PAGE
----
Can We Measure the Effects of High-Engagement Teaching?
by Professor Mark MacLean
Abstract: In 2011, Deslauriers, Schelew, and Wieman published in Science the results of an experiment that compared a high-engagement instructional method to traditional lecturing in a first-year physics course. They concluded that a novice instructor trained in this high-engagement method "doubled the learning" over the experienced, traditional lecturer during the week-long experiment. We decided to explore the impacts of this high-engagement method in a first-year calculus course. We considered two questions:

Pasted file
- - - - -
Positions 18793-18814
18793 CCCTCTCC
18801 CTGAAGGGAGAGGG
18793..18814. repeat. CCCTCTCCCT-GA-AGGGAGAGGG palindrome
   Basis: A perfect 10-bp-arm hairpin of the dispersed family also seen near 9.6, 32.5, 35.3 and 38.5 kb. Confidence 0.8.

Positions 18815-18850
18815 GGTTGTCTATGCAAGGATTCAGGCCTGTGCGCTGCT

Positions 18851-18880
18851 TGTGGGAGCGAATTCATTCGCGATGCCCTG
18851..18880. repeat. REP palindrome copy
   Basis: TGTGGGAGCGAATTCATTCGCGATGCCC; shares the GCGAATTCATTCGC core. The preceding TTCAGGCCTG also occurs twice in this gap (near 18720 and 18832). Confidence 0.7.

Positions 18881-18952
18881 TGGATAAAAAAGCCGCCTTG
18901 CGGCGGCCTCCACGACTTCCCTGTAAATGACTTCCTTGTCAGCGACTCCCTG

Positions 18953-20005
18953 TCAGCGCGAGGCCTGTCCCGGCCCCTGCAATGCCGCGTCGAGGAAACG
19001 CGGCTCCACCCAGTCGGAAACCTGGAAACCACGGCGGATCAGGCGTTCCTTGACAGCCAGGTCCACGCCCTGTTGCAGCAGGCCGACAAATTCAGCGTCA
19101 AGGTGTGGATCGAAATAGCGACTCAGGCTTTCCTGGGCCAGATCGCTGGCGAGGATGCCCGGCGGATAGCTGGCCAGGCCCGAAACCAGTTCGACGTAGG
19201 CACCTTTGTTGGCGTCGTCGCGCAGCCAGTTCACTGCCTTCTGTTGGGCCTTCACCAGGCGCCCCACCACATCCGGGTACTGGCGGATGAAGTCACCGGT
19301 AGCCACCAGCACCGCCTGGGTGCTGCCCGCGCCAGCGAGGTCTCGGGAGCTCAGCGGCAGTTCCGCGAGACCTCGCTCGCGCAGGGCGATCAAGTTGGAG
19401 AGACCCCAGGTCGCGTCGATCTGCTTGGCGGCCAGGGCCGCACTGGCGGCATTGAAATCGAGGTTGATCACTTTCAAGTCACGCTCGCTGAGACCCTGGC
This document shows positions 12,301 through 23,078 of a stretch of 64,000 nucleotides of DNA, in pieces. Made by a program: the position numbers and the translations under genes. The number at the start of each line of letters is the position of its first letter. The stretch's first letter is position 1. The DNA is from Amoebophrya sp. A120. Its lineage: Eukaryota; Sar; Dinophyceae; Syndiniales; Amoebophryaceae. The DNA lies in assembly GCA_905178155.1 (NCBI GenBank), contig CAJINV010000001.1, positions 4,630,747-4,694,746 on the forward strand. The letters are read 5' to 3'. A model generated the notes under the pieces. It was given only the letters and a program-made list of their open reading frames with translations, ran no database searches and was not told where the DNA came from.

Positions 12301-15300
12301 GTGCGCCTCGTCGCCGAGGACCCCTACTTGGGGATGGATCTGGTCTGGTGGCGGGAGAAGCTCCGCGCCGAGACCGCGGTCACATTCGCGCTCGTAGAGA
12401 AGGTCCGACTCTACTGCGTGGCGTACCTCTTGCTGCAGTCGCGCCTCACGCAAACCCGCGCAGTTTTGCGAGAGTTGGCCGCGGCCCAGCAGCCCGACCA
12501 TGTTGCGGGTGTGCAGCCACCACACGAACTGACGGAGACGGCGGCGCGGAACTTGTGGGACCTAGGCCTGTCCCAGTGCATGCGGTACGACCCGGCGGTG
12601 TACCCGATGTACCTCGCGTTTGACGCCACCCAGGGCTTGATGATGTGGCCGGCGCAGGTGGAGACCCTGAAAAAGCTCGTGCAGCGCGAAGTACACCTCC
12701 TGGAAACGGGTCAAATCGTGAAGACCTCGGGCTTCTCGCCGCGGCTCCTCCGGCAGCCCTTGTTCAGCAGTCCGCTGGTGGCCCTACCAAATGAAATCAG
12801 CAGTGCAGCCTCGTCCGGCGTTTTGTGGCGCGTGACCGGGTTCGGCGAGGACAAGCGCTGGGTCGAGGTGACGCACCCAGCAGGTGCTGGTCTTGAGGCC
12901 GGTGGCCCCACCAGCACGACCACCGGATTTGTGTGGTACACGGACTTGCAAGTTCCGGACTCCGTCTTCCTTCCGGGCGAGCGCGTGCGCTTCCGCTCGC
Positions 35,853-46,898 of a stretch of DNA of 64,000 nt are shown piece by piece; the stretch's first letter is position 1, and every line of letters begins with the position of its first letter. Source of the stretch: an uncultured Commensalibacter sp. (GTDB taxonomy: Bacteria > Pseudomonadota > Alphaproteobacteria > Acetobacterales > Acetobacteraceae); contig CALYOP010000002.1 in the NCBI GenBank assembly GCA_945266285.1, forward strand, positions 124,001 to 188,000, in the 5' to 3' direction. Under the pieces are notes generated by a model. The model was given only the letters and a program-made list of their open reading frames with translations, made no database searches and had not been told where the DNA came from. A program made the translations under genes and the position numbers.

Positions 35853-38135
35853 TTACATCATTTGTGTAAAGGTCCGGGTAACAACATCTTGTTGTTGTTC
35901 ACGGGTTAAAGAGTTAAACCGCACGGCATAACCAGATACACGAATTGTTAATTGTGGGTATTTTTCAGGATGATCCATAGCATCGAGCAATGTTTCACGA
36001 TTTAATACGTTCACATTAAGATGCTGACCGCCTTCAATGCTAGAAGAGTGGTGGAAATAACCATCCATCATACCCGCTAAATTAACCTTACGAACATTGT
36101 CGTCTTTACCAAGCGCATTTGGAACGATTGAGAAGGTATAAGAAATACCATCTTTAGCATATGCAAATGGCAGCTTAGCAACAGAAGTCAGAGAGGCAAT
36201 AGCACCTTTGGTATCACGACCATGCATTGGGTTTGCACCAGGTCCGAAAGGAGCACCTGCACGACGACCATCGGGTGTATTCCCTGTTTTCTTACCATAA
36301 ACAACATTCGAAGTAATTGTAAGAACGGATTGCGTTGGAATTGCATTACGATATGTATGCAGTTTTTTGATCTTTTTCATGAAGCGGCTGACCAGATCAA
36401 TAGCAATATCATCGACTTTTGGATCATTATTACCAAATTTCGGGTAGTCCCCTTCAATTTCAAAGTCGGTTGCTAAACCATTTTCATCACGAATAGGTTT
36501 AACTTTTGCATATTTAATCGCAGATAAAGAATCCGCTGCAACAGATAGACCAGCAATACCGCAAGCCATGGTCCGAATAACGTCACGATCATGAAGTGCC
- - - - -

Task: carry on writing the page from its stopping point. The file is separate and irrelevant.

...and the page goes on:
Q1: Compared to traditional, lecture-based instruction, will students demonstrate more sophisticated reasoning on an immediate test of learning when high-engagement learning is implemented on a single topic (100 to 150 minutes of class time)?
Q2: Will any effects persist to later, standard tests of learning in the course?
I will discuss this experiment and its results.
This is joint work with Warren Code, David Kohler, and Costanza Piccolo, and is sponsored by the Carl Wieman Science Education Initiative at UBC.